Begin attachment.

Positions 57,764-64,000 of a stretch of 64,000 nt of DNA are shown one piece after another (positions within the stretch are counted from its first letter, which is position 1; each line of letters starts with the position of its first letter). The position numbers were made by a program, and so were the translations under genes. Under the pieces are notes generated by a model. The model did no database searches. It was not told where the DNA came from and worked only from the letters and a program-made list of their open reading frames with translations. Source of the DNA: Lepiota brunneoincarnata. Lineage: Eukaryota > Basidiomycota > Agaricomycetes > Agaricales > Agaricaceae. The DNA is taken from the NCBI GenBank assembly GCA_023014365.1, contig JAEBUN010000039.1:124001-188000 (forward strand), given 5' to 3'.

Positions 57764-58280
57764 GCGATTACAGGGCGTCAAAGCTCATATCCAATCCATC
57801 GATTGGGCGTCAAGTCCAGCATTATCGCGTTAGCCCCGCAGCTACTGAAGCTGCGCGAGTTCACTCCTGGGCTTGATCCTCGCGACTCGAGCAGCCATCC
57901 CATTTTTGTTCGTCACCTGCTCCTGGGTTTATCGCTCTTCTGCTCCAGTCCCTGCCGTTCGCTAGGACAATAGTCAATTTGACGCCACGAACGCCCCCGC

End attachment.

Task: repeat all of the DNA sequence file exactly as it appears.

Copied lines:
Positions 57,764-64,000 of a stretch of 64,000 nt of DNA are shown one piece after another (positions within the stretch are counted from its first letter, which is position 1; each line of letters starts with the position of its first letter). The position numbers were made by a program, and so were the translations under genes. Under the pieces are notes generated by a model. The model did no database searches. It was not told where the DNA came from and worked only from the letters and a program-made list of their open reading frames with translations. Source of the DNA: Lepiota brunneoincarnata. Lineage: Eukaryota > Basidiomycota > Agaricomycetes > Agaricales > Agaricaceae. The DNA is taken from the NCBI GenBank assembly GCA_023014365.1, contig JAEBUN010000039.1:124001-188000 (forward strand), given 5' to 3'.

Positions 57764-58280
57764 GCGATTACAGGGCGTCAAAGCTCATATCCAATCCATC
57801 GATTGGGCGTCAAGTCCAGCATTATCGCGTTAGCCCCGCAGCTACTGAAGCTGCGCGAGTTCACTCCTGGGCTTGATCCTCGCGACTCGAGCAGCCATCC
57901 CATTTTTGTTCGTCACCTGCTCCTGGGTTTATCGCTCTTCTGCTCCAGTCCCTGCCGTTCGCTAGGACAATAGTCAATTTGACGCCACGAACGCCCCCGC